The Top Cleveland Cavaliers Players of All-Time
Many remember Ron Harper for his role player days with Michael Jordan in Chicago and Kobe Bryant in Los Angeles. And why not? Harper won a total of 5 NBA championships with those squads from 1996-2001. But Ron Harper was originally a Cleveland Cavalier.
Drafted 8th overall by the Cavaliers in the same 1986 draft where they picked Brad Daugherty as the top pick, Ron Harper emerged as one of the Cavs’ key players during the late 80’s. Born in Dayton, Ohio on January 20, 1964, Ronald ‘Ron’ Harper was raised by his mother Gloria along with his twin brother Donald and four other siblings. Harper starred at the University of Miami where he gained a reputation as an athletic two-way guard.
Harper only played three seasons in Cleveland before being traded to the Los Angeles Clippers but his impact in the organization was well felt. He ranks 4th All-time in Points per Game as a Cavalier and 7th overall in steals. His steals per game average is the best in Cavaliers history. Harper was also the first player in the history of the University of Miami to have his jersey number retired.
World B. Free
Before we got puzzled by Ron Artest’s change of name to Metta World Peace, there was World B. Free.
Born Lloyd Bernard Free on on December 9, 1953 in Atlanta, Free grew up in Brooklyn, New York where he became one of the street ball legends in the Brownsville section. It was also in Brownsville where he would earn the nickname ‘All-World’ for his 44 inch vertical leap and ability to perform the 360 dunk at ease. The ‘World’ nickname stuck to him and in 1982, he officially changed his name to World B. Free because it sounded cool and because he wanted the world ‘to be at peace and free’.
Free’s name, hairstyle and flashy game made him one of the most recognizable stars of the 1980’s. As one of the best pure scorers in Cavs history, Free ranks next to LeBron James in the all-time list for points per game. He is also 9th on both Cleveland’s all-time Free throws attempted and made list. More importantly, he was the top draw that paved the way for the large crowds that would pack Cleveland’s Richfield Coliseum.
Kyrie Irving’s three pointer in Game 7 of the 2016 NBA Finals will forever be etched in the annals of Cleveland basketball. It was the shot that sealed the Cavs first ever NBA title and it was the shot that officially ended the 52 year curse of Cleveland.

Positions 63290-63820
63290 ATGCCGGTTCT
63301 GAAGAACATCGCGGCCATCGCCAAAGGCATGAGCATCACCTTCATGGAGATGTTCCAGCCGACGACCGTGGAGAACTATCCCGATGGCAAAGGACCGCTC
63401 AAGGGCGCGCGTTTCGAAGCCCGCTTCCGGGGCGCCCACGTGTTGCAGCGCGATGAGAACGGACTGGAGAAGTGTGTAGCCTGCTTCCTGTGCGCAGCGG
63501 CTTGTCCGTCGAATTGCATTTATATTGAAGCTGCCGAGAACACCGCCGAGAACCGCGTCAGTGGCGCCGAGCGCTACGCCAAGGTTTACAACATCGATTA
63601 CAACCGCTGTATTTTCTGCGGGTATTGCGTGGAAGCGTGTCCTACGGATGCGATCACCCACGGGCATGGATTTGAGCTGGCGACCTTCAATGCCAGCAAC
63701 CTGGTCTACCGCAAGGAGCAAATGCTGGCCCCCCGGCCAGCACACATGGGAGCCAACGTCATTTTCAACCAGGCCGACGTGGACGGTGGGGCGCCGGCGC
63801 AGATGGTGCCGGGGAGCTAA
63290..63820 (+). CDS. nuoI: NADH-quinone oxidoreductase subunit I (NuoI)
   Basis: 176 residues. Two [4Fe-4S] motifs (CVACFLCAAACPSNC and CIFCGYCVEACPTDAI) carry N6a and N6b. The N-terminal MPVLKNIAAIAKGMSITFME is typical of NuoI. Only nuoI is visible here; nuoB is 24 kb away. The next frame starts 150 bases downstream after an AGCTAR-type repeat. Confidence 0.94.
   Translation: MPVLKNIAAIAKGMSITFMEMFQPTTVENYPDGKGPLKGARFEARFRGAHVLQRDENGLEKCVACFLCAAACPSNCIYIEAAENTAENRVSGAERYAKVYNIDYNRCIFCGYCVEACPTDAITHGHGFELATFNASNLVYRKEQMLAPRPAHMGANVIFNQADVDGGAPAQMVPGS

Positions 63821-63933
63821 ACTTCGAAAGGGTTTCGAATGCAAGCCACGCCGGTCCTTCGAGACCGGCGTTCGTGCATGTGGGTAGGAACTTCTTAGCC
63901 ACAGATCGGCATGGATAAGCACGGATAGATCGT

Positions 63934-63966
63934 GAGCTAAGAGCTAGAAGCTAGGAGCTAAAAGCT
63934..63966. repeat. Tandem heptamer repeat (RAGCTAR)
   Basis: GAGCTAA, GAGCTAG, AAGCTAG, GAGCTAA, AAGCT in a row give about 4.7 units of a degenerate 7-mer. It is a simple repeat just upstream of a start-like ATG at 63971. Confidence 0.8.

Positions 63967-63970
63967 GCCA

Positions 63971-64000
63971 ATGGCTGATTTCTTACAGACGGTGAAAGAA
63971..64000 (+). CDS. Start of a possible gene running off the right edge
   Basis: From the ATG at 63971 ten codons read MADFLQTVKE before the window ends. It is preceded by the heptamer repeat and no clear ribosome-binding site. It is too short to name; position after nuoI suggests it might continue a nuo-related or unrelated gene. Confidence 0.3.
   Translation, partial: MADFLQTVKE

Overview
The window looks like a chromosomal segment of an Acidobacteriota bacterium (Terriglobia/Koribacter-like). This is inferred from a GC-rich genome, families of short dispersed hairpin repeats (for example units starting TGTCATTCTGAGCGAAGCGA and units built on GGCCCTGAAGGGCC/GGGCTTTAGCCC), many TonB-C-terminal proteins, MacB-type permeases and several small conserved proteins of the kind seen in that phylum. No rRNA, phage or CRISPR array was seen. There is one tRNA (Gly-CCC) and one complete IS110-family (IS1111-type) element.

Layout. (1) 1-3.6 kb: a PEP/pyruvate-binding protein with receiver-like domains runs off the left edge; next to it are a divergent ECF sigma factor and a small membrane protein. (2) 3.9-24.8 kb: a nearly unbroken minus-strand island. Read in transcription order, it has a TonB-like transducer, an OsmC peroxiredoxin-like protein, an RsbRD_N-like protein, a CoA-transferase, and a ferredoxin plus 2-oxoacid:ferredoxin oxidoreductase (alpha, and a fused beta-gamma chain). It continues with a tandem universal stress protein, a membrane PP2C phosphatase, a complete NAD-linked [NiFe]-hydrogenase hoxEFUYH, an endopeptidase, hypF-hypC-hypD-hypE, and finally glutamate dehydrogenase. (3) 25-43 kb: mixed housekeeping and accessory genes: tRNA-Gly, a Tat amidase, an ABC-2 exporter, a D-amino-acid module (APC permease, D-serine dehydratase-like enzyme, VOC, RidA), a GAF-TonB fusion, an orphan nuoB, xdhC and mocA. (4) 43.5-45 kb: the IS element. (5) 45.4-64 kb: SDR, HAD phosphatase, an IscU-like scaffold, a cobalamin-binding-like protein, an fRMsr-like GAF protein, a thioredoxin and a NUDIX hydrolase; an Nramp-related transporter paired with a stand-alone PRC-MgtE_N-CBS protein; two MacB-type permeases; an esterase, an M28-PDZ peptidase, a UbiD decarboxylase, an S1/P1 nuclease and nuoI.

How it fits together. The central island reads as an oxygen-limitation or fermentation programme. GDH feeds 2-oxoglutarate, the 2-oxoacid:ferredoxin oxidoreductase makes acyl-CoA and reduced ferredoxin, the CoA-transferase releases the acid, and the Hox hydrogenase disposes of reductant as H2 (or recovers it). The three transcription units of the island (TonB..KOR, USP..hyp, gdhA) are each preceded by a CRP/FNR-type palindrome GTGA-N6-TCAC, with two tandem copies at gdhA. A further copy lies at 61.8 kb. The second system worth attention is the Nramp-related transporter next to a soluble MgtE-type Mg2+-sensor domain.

Kyrie Andrew Irving was born on March 23, 1992 in Melbourne, Australia because his father Drederick played professional basketball for the Bulleen Boomers. Irving was a one-and-gone sensation at Duke University where he led the Blue Devils to a Sweet 16 appearance in 2011. He was drafted by the Cavs as the top overall pick in 2011 and immediately made impact as Rookie of the Year in 2012. Irving is a four-time NBA All-star, winning the All-Star Game MVP in 2014. He was also the NBA’s Three Point King at the 2013 All-Star weekend so you see that Game 7 triple wasn’t just luck. It was Kyrie.
At 25, Irving is the future of the Cleveland Cavaliers franchise. His slick ball handling skills and explosive scoring ability make him the perfect complement to LeBron James in today’s setting. But when the King finally decides to turnover his crown, there is no question as to who will be the heir to the throne.
John ‘Hot Rod’ Williams
Even after his death due to colon cancer on December 11, 2015, most Cleveland basketball fans still remember John Williams as one of the top Cleveland Cavaliers Players of All-Time.
Born as John Williams on August 9, 1962, he was more known as ‘Hot Rod’ to Cavs fans because of his feisty style of playing. However, the monicker ‘Hot Rod’ had been with him even before he stepped inside an NBA basketball court. The nickname was coined because as a baby, he had the habit of making engine-like noises while scooting backwards on the floor. The name stuck like glue and it carried over in the NBA where he played most of his career as a reliable sixth man.
After becoming Tulane University’s 2nd all-time best scorer, Williams was drafted by the Cavaliers in 1985. In 1987 ( he played in the USBL from 1985-1986 ), Williams, Brad Daugherty and Ron Harper were all named to the NBA’s all-rookie team. With three promising rookies, the future was bright for the Cavaliers. In 1990, he signed a $27.5M deal with the Cavs which made him among the Top 5 highest paid players in the NBA at that time. Hot Rod is 4th in Cleveland’s all-time rebounding list, second in blocks and 7th in total points scored.
We all know Austin Carr as the Cavs’ color commentator for the team’s games broadcast over Fox Sports Ohio and together with Fred McLeod, they formed one of the best commentating duo in basketball. But once upon a time, Austin Carr was also one of Cleveland Cavalier’s top players.
Austin Carr was born on March 10, 1948 in Washington, DC where he was a star for Mackin High School. After attending Notre Dame College where he set the NCAA tournament record of 61 points in a single game, Carr was drafted #1 by the Cavs in the 1971 NBA draft. Incidentally, he was also selected first overall by the Virginia Squires of the ABA in the same year but he elected to play in the NBA. Good as he was, Carr’s career was marred with foot and knee injuries that prevented him from reaching his full potentials. Despite that, he remains one of the top Cleveland Cavaliers players of all-time.
Austin Carr is Cleveland’s 4th all-time leading scorer and is second in the Cavs’ all-time field goals made list. He is also 6th in career free throws and 5th in career free throws attempted. Carr’s #34 is only one of seven jersey numbers retired by the Cavaliers.
One of the most well-loved players in Cavs’ history, the player famously known as ‘ Z ‘ was the man in the middle during many of the Cleveland Cavaliers’ playoff runs during the 2000 decade.